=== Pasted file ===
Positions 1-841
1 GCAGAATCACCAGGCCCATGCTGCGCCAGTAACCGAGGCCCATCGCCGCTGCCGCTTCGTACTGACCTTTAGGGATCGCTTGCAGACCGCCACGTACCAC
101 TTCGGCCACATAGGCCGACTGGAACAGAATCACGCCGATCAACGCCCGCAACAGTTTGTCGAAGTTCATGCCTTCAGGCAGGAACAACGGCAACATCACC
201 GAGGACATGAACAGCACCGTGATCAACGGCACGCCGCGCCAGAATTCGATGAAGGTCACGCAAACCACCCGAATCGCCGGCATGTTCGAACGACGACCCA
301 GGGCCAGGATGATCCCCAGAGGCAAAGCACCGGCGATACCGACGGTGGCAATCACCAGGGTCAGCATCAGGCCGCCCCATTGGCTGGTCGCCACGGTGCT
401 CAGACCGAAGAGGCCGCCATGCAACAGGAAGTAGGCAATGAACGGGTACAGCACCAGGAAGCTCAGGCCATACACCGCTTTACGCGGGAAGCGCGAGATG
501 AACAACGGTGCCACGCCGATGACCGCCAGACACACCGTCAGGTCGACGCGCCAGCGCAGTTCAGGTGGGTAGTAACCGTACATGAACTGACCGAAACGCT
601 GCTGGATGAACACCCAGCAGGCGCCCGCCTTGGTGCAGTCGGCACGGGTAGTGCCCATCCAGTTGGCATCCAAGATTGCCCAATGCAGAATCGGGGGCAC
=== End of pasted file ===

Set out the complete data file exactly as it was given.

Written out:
Positions 1-841
1 GCAGAATCACCAGGCCCATGCTGCGCCAGTAACCGAGGCCCATCGCCGCTGCCGCTTCGTACTGACCTTTAGGGATCGCTTGCAGACCGCCACGTACCAC
101 TTCGGCCACATAGGCCGACTGGAACAGAATCACGCCGATCAACGCCCGCAACAGTTTGTCGAAGTTCATGCCTTCAGGCAGGAACAACGGCAACATCACC
201 GAGGACATGAACAGCACCGTGATCAACGGCACGCCGCGCCAGAATTCGATGAAGGTCACGCAAACCACCCGAATCGCCGGCATGTTCGAACGACGACCCA
301 GGGCCAGGATGATCCCCAGAGGCAAAGCACCGGCGATACCGACGGTGGCAATCACCAGGGTCAGCATCAGGCCGCCCCATTGGCTGGTCGCCACGGTGCT
401 CAGACCGAAGAGGCCGCCATGCAACAGGAAGTAGGCAATGAACGGGTACAGCACCAGGAAGCTCAGGCCATACACCGCTTTACGCGGGAAGCGCGAGATG
501 AACAACGGTGCCACGCCGATGACCGCCAGACACACCGTCAGGTCGACGCGCCAGCGCAGTTCAGGTGGGTAGTAACCGTACATGAACTGACCGAAACGCT
601 GCTGGATGAACACCCAGCAGGCGCCCGCCTTGGTGCAGTCGGCACGGGTAGTGCCCATCCAGTTGGCATCCAAGATTGCCCAATGCAGAATCGGGGGCAC